A natural talent with undeniable beauty and poise, Sarah Wright Olsen is one of Hollywood’s most dynamic actresses in film and television.
After starring in the hit comedies The House Bunny, opposite Anna Faris and Emma Stone; and Walk of Shame opposite Elizabeth Banks, Wright Olsen now pairs up with Tom Cruise in Universal Pictures’ American Made (in Philippine cinemas September 13).
(Watch the new American Made spot at http://youtu.be/zDQQvQVt-2o.)
American Made is based on the outrageous (and real) exploits of Barry Seal (Cruise), a hustler and pilot unexpectedly recruited by the CIA to run one of the biggest covert operations in U.S. History. Much to the surprise of his wife, Lucy (Wright Olsen), the charming entrepreneur has gone from a well-respected TWA pilot to a key figure in one of the greatest scandals in modern times. Little could they grasp that what started out as transporting contraband would lead to Barry’s help in building an army and funding a war.
Director Dough Liman is known for his strong female characters, offering: “In my films, they tend to be stronger than the male ones.” Wanting to challenge himself, he begins the story with a character who initially could be easily dismissed as a stock one. Over the course of the trials and tribulations of the Seal marriage, you see just what Lucy is made of, and how far she’ll go to protect her family.
When he met Wright Olsen, he was instantly impressed by her spirit, background and talent. “I thought, ‘This is just the Southern attitude I want in the movie and for this character,’” recalls Liman. “Sarah was playing against the biggest movie star in the world, and even from the place where I wanted her character to start, she brought the kind of strength I needed and holds the screen; it’s just incredible.”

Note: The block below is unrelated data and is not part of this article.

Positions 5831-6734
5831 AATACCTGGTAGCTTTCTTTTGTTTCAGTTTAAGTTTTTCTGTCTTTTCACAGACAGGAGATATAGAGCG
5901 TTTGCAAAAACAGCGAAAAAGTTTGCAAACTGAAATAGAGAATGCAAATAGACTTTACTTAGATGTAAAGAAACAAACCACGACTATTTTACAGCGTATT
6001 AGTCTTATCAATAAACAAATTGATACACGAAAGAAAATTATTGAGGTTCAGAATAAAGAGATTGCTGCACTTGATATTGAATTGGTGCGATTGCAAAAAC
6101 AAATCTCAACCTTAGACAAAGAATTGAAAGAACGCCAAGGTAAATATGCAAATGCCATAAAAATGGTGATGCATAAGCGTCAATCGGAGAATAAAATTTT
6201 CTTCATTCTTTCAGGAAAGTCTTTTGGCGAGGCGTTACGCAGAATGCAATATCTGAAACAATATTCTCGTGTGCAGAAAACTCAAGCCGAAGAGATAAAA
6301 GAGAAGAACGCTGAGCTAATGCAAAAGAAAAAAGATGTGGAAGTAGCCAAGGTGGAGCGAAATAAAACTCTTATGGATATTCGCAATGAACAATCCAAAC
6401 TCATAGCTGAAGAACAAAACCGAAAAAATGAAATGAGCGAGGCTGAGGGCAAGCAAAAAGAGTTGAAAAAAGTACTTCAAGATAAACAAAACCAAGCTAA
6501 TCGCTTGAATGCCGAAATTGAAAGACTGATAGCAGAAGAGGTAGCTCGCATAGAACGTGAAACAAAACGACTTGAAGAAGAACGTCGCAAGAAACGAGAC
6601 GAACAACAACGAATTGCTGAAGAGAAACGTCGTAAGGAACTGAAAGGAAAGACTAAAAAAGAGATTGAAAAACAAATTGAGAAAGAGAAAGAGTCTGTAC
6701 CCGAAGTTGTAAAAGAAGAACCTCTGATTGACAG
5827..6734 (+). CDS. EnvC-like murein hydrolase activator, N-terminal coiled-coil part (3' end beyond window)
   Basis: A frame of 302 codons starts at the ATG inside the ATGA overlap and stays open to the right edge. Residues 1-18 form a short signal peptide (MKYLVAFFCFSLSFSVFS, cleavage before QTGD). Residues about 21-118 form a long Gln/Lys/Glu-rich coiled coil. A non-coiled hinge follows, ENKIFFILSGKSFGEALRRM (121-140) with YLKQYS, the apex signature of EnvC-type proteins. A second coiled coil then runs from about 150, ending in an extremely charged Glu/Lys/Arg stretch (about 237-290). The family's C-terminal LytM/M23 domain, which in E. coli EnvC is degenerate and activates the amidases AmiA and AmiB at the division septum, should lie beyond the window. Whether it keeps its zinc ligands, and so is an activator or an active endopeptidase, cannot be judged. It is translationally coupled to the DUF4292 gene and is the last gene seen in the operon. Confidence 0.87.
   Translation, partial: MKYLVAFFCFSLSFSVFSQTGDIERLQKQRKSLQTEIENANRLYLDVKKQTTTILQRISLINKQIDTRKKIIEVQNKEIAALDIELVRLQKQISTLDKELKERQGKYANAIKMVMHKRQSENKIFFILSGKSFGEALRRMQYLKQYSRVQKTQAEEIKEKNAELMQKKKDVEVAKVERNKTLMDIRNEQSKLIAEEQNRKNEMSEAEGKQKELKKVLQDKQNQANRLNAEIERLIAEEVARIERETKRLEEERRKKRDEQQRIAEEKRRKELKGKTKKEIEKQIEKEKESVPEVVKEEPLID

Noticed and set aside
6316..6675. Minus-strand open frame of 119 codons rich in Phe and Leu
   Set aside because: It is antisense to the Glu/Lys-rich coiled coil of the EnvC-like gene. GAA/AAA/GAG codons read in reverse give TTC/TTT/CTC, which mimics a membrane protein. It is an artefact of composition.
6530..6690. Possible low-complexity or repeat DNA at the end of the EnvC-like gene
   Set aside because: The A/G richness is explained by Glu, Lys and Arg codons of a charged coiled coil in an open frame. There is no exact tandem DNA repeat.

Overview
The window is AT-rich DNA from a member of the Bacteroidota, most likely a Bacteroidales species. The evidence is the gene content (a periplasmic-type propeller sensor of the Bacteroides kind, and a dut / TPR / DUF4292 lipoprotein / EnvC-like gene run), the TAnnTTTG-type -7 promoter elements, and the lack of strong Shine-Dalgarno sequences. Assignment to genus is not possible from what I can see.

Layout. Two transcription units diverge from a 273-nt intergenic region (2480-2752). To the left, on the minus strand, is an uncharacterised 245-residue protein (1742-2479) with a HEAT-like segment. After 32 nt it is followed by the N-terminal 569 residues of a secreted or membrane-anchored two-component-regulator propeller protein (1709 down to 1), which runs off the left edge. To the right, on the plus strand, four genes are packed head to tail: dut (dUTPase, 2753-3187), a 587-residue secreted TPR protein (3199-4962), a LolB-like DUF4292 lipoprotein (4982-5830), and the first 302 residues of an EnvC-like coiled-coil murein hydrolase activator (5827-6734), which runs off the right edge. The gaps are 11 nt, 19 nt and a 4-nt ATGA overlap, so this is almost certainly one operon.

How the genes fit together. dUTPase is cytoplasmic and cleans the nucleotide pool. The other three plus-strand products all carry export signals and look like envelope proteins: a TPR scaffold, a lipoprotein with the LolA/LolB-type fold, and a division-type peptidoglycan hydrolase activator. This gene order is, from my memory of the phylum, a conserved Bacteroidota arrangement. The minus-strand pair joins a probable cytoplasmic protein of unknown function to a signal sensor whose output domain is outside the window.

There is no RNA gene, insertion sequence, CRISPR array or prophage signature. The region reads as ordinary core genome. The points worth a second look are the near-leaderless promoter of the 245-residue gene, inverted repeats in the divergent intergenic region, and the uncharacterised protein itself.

The Seals’ marriage is passionate, but practical. When the family’s income skyrockets, the practical Lucy is immediately suspicious of what Barry’s been up to, and tells him it needs to stop.
Wright Olsen shares a bit about her approach to roles that truly speak to her: “When I am passionate about a script, I get so excited to share the love and joy that I feel for the character. It was fascinating to hear Doug and Tom’s take on what they saw for Lucy, and where the story was going. Barry is deeply in love with Lucy, and she is the heartbeat of their relationship.” She pauses. “She kept the family together through good times and bad.”
This leads Wright Olsen into one of her favorite scenes, just after the Seals suddenly move in the middle of the night from Louisiana to Arkansas. “Lucy is standing in this empty house, confused and frustrated. She lays into Barry about the simple things she wants: a stove, a refrigerator, beds for the children. In that moment you see she’s not asking for diamonds, gold or a luxurious life. She wants the things she needs to provide for her kids; it’s a very important moment for their relationship.”
American Made is distributed by United International Pictures through Columbia Pictures.